LCD (Lua Compact Debug) was developed by Terry Ellison as a patch to the Lua system to decrease the RAM usage of Lua scripts. This makes it possible to run larger Lua scripts on systems with limited RAM. Its use is most typically for eLua-type applications, and in this first version it targets the nodeMCU implementation for the ESP8266 chipsets.
This section gives a full description of LCD. If you are writing nodeMCU Lua modules, then this page will be of interest to you, as it shows how to use LCD in an easy to configure way.
The main issue that led me to write this patch is the relatively high Lua memory
consumption of its embedded debug information, as this typically results in a
60% memory increase for most Lua code. This information is generated when any
Lua source is complied because the Lua parser uses this as meta information
during the compilation process. It is then retained by default for use in
generating debug information. The only standard method of removing this
information is to use the “strip” option when precompiling source using a
standard eLua luac.cross on the host, or (in the case of nodeMCU) using the
node.compile() function on the target environment.
Most application developers that are new to embedded development simply live with this overhead, because either they aren't familiar with these advanced techniques, or they want to keep the source line information in error messages for debugging.
The compiler generates fixed 4 byte instructions which are interpreted by the Lua VM during execution. The debug information consists of a map from instruction count to source line number (4 bytes per instruction) and two tables keyed by the names of each local and upvalue. These tables contain metadata on these variables used in the function. This information can be accessed to enable symbolic debugging of Lua source (which isn't supported on nodeMCU platforms anyway), and the line number information is also used to generate error messages.
This overhead is sufficient large on limited RAM systems to replace this scheme by making two changes which optimize for space rather than time:
luac -soption and
node.compile()do). The line number information if available is used in error reporting. An extra API call has therefore been added to discarded this debug information on completion of the compilation.
To minimise the impact within the C source code for the Lua system, an extra
system define LUAOPTIMIZEDEBUG can be set in the
user_init.h file to
configure a given firmware build. This define sets the default value for all
compiles and can take one of four values:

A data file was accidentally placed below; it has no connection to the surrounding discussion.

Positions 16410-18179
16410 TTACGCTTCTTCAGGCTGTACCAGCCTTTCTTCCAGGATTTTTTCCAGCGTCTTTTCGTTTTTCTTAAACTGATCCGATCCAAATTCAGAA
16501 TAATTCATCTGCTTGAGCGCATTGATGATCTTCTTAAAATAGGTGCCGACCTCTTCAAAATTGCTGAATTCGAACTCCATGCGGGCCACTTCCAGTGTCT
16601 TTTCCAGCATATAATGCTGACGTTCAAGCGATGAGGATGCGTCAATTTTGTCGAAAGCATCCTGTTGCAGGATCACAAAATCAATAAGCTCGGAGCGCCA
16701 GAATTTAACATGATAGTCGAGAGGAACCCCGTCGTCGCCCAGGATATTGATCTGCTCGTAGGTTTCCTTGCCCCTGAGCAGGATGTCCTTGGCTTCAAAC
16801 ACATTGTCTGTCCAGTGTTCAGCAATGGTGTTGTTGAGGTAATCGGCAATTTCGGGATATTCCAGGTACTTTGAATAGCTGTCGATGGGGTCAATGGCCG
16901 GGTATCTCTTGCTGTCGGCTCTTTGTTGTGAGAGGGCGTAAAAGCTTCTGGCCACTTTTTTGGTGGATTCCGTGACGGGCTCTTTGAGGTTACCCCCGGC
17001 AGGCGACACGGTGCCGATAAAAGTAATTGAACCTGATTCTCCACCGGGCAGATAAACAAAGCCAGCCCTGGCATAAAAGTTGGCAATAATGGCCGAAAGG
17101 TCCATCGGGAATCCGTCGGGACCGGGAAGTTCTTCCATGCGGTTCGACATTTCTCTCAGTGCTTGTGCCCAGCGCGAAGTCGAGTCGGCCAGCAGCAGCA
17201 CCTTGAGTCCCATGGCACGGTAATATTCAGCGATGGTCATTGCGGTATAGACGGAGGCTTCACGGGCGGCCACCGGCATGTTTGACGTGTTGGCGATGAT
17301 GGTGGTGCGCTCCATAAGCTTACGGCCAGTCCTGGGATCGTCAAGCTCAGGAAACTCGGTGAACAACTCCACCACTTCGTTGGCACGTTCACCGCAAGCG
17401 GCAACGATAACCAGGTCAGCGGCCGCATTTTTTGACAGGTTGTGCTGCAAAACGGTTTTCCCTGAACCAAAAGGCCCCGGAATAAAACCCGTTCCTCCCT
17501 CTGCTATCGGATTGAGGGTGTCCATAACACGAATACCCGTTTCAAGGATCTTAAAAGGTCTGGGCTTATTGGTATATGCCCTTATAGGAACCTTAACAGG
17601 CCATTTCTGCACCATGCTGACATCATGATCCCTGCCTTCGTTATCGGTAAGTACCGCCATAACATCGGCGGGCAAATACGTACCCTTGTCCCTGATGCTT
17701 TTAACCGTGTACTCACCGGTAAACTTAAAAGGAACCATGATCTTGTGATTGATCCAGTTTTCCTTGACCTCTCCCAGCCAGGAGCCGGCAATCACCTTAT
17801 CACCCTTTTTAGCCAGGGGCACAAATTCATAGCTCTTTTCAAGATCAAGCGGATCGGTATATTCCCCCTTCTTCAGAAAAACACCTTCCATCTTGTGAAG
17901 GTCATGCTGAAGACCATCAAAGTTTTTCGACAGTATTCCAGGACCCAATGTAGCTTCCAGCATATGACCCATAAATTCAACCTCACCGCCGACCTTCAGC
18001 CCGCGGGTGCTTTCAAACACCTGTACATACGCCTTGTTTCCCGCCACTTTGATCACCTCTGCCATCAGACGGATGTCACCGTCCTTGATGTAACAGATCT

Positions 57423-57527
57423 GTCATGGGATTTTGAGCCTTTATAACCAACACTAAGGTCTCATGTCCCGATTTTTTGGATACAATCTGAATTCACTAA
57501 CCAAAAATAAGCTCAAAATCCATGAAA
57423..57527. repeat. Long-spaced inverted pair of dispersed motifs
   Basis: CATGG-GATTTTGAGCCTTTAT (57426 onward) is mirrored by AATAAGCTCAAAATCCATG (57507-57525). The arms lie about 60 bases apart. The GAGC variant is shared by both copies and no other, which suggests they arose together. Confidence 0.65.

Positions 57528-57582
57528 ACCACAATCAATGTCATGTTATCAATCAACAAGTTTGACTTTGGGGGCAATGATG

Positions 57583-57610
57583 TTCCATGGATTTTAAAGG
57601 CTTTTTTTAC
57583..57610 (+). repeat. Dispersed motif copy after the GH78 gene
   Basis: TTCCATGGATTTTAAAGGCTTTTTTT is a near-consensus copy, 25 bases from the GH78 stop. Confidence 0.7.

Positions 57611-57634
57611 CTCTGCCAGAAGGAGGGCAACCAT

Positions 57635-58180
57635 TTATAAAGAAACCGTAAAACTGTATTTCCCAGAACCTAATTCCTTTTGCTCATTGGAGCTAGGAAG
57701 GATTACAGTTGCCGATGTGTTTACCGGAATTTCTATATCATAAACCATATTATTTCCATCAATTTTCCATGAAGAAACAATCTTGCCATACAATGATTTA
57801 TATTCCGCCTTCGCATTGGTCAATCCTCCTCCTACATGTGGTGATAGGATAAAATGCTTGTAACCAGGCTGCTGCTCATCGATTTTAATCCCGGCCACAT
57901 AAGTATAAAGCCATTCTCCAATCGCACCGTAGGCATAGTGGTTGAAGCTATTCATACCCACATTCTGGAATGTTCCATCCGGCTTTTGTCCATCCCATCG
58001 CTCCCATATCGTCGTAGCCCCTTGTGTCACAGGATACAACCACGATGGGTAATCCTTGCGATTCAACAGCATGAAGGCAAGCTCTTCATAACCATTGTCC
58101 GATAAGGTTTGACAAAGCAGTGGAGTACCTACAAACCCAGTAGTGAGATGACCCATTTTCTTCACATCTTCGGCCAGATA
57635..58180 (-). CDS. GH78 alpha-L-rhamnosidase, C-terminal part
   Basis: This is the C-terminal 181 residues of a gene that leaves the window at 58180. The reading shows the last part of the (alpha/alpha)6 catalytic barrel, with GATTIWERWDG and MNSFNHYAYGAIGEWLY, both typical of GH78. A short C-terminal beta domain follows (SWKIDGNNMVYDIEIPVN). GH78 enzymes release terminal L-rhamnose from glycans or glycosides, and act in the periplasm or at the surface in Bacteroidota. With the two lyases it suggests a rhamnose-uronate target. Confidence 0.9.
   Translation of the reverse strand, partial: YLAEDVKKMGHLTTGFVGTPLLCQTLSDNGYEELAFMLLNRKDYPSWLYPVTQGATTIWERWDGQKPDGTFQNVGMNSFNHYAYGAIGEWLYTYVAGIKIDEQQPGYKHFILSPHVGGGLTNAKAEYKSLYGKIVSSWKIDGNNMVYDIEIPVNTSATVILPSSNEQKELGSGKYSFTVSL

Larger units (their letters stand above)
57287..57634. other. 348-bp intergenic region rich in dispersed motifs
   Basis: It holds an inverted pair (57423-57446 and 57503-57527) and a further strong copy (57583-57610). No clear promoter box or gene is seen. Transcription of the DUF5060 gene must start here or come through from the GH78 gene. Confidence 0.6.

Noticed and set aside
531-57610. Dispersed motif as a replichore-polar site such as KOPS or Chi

Building the firmware with the 0 option compiles to the pre-patch version.
Options 1-3 generate the
strip_debug() function, which allows this default
value to be set at runtime.
Note that options 2 and 3 can also change the
default behaviour of the
loadstring() function in that any functions
declared within the string cannot inherited any outer locals within the parent
hierarchy as upvalues if these have been stripped of the locals and upvalues
There are various API calls which compile and load Lua source code. During compilation each variable name is parsed, and is then resolved in the following order:
The parser and code generator must therefore access the line mapping, upvalues, and locals information tables maintained in each function Prototype header during source compilation. This scoping scheme works because function compilation is recursive: if function A contains the definition of function B which contains the definition of function C, then the compilation of A is paused to compile B and this is in turn paused to compile C; then B completes and then A completes.
The variable meta information is stored in standard Lua tables which are
allocated using the standard Lua doubling algorithm and hence they can contain a
lot of unused space. The parser therefore calls
compilation of a function has been completed to trim these vectors to the final
The patch makes the following changes if
LUAOPTIMIZEDEBUG > 0. (The existing functionality is preserved if this define is zero or undefined.)
node.stripdebug([level[,function]])as discussed below.
close_func()to replace this trim action by deleting the information according to the current default debug optimization level.
lineinfovector associated with each function is replaced by a
packedlineinfostring using a run length encoding scheme that uses a repeat of an optional line number delta (this is omitted if the line offset is zero) and a count of the number of instruction generated for that source line. This scheme uses roughly an M byte vector where M is the number of non-blank source lines, as opposed to a 4N byte vector where N is the number of VM instruction. This vector is built sequentially during code generation so this patch conditionally replaces the current map with an algorithm to generate the packed version on the fly.